MEMPHIS, Tenn. -- The U.S. cotton industry could produce 600,000 fewer tons of cottonseed in 2006 than in 2005 even though cotton farmers are expected to plant nearly 300,000 more acres of cotton this spring.
How can that be, you say? That’s because analysts like Dale Gustafson of Citigroup/SmithBarney think cotton lint yields will move closer to trend line levels than in the past two seasons. Gustafson says the lower seed turnout of newer varieties could also continue to be a factor.
Normally, lower seed production would mean higher prices, but that may not be the case because of the supply/demand situation for other oilseeds, according to Gustafson, senior grain analyst for Citigroup Global Markets Inc.
Gustafson was one of three speakers who addressed the “Future Opportunities and Challenges for Cottonseed” at the Southern Cotton Ginners Association and Foundation annual. Mid-South ginners have been struggling lower returns for cottonseed in recent years.
“U.S. cottonseed yields have been trending down,” he said, displaying a chart that showed cottonseed yields declining from an average of 818 pounds of seed per bale in 1981 to about 715 pounds per bale in 2005. “You can really see the impact of varietal changes in the last couple of years.”
The trend line average would put the national average for cottonseed yields at 720 pounds of seed per bale in the 2006-07 marketing year, he said.
Cotton lint yields, as the industry knows, have been trending up, reaching 850 pounds per acre nationwide in 2004 and 840 pounds per acre in 2005. Returning to the trend line average would put lint yields at 765 pounds per acre in 2006.
Citigroup Global Markets projects that U.S. cottonseed production will decline to 7.3 million tons in the 2006-07 marketing year, 684,000 tons less than in 2005-06 and 942,000 tons less than the 8.24 million tons in 2005-05.
“We will have to scale back crush to 3 million tons in 2006-07, compared to 3.25 million in 2005-06,” says Gustafson. “Exports will remain around 375,000 tons and feed/seed/residual use is expected to decline for 4.5 million tons to 4 million tons because of lower supplies.”
Cottonseed users are expected to carry 426,000 tons into the new marketing year, beginning Aug. 1.
Several factors are working against cottonseed prices moving higher because of the drop in supplies: Oil mills reportedly are bringing in more rapeseed from Canada and the surge in ethanol refining is making more corn by-product available for livestock feed.
“The potential for more outbreaks of avian influenza or bird flu is beginning to create problems for poultry in the European Union and Russia,” says Gustafson. “Those countries are cutting back on consumption of poultry. Pork prices are also coming down, hurting crushing margins for oilseeds.”
The Citigroup analyst said he expects cotton oil mills to crush 1.37 million tons of cottonseed meal in 2006-07, or about 100,000 tons less than in 2005-06. Domestic usage is projected to decline 100,000 tons from 1.38 to 1.28 million tons and exports from 110,000 tons to 90,000 tons.
Cottonseed oil production could decline from 2005-06’s 992 million pounds to 910 million pounds in 2006-07, with domestic use falling from 975 million pounds to 900 million and exports from 50 million to 40 million pounds.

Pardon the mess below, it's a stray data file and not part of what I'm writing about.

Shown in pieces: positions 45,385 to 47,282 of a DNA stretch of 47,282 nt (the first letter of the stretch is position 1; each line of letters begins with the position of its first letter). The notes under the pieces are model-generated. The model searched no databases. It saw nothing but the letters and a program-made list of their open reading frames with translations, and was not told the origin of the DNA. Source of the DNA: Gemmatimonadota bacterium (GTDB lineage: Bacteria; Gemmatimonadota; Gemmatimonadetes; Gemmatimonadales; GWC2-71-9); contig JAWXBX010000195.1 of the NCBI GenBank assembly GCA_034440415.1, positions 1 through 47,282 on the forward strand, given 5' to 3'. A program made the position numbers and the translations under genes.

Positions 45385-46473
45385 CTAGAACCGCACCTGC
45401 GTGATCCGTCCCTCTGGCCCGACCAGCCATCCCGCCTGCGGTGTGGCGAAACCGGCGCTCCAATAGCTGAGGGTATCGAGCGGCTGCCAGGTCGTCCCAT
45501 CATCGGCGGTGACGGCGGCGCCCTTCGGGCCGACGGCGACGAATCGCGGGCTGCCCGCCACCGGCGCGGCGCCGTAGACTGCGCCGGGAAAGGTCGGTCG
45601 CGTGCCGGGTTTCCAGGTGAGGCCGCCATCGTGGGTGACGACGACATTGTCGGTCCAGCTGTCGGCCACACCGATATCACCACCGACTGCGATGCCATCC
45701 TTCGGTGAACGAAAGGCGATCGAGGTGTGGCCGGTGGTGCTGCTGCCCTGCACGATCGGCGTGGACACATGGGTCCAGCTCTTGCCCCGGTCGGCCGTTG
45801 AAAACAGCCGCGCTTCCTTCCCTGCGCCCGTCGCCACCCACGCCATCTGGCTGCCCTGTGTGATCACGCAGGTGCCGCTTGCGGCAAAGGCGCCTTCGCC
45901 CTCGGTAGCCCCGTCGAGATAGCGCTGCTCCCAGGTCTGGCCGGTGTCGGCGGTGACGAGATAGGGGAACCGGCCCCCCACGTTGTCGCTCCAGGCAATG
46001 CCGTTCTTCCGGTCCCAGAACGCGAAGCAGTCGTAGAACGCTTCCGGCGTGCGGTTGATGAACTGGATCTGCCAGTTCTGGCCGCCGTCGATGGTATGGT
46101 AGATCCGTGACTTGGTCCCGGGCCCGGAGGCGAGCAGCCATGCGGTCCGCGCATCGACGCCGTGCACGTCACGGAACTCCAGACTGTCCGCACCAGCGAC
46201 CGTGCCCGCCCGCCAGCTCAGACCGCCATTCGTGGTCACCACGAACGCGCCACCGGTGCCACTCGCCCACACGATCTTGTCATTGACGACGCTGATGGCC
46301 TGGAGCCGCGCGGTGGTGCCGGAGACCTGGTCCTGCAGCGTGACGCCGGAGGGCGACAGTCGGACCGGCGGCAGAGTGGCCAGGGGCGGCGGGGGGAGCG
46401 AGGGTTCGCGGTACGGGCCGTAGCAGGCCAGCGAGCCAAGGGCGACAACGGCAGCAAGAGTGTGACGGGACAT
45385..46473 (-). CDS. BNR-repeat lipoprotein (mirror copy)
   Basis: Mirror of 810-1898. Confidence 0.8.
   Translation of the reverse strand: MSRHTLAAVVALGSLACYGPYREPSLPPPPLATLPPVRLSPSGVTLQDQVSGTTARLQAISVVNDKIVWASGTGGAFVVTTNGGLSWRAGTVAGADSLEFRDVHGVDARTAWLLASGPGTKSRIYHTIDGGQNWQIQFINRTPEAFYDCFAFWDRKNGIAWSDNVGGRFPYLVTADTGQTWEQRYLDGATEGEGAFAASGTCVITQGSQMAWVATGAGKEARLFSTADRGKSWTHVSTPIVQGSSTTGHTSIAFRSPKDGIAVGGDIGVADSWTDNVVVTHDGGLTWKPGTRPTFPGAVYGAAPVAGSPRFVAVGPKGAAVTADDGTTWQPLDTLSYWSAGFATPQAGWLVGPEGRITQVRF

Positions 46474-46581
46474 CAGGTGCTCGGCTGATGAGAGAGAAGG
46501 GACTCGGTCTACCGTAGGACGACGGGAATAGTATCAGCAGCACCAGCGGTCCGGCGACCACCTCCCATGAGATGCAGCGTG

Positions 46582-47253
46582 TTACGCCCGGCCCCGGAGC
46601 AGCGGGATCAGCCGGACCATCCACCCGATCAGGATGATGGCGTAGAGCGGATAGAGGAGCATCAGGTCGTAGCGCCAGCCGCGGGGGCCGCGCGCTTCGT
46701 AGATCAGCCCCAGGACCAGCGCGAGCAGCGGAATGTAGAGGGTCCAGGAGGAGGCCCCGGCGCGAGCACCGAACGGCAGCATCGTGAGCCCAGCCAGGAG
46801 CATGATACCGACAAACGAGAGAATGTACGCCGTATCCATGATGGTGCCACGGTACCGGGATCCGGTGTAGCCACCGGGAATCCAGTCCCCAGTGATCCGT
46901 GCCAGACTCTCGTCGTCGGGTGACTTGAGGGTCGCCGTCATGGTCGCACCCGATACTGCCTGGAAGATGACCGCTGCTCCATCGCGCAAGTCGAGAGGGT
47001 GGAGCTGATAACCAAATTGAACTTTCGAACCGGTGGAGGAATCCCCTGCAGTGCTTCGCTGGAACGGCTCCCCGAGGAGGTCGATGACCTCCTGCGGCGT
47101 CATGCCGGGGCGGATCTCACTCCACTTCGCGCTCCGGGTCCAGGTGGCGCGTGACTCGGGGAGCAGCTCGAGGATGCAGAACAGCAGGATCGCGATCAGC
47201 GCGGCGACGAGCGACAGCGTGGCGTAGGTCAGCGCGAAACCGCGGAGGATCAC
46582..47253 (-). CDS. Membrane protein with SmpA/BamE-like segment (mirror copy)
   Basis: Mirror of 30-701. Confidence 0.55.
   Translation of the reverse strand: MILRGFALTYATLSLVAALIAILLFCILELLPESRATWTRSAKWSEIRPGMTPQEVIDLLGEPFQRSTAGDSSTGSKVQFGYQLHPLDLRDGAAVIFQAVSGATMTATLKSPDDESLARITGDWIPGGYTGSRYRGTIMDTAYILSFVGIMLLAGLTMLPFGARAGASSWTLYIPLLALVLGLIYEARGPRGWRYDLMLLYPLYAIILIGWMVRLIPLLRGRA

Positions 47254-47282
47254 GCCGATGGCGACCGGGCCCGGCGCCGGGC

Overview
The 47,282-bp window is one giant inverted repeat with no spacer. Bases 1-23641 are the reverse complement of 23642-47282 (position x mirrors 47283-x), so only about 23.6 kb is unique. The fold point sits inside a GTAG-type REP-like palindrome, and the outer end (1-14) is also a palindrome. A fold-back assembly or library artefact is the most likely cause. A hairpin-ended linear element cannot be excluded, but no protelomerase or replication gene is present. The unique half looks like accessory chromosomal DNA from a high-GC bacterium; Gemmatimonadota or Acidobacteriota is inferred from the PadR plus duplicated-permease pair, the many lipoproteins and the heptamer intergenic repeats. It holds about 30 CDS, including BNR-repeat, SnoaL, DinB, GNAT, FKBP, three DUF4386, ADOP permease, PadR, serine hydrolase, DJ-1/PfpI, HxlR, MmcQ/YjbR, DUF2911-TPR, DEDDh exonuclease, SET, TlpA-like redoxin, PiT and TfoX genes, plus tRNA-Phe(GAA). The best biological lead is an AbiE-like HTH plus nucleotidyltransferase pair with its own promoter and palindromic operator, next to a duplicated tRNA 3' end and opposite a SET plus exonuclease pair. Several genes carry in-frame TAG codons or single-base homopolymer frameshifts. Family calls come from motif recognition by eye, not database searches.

Demand for vegetable oils is increasing, in part, because of rising demand for biodiesel. Citigroup believes that U.S. crushers could produce 140 million gallons of vegetable oil for biodiesel in 2006, an increase of about 100 million gallons from 2005.
Consumption of soybean oil, one of the primary components of biodiesel is expected to jump by 600 million pounds as food processors continue their preference for cheaper vs. higher quality cooking oils.
“We’re not looking for much help from the change in food labeling requirements,” said Gustafson. “Over the next six months, we expect consumers will stay with the products they prefer or with the cheaper oils.” (Cottonseed oils sells for about a 5-cent-per-pound premium to soybean oil.)
Adding to the woes for cottonseed crushers is the growing belief that South America will harvest another big soybean crop this year. The South American growing season started dry last fall, but recent rains have kept yields from going lower.
Citigroup Global Markets is projecting Brazil’s production will reach 58 million metric tons in the 2005-06 marketing year, up 5 million metric tons from last year’s drought-reduced season. Bigger crops in Argentina, Paraguay and other countries could push South American production to 104.6 million metric tons, up more than 6 million from 2004-05.
“The increased South American harvest will make it difficult for the United States to get exports running again,” said Gustafson. His projection has 2005-06 U.S. soybean exports at 910 million bushels or nearly 200 million less than in 2004-05.
The decline in exports and soybean feel use (from 99 million bushels to 71 million) could increase 2005-06 ending stocks by nearly 300 million bushels to 570 million bushels or 20.5 percent of total 2005-06 usage, according to the Citigroup estimate.
“Stocks are coming back up,” said Gustafson. “Normally, stocks at those levels would point to $4 soybeans, but that’s not likely to happen because of the new commodity funds.”
Hedge funds, which are “all long,” have become a major force in the Chicago Board of Trade. “If you get enough funds taking a long position, they tend to cancel out some of the bearishness in the market. It’s lifting the whole price structure. That could be true of cotton down the road.”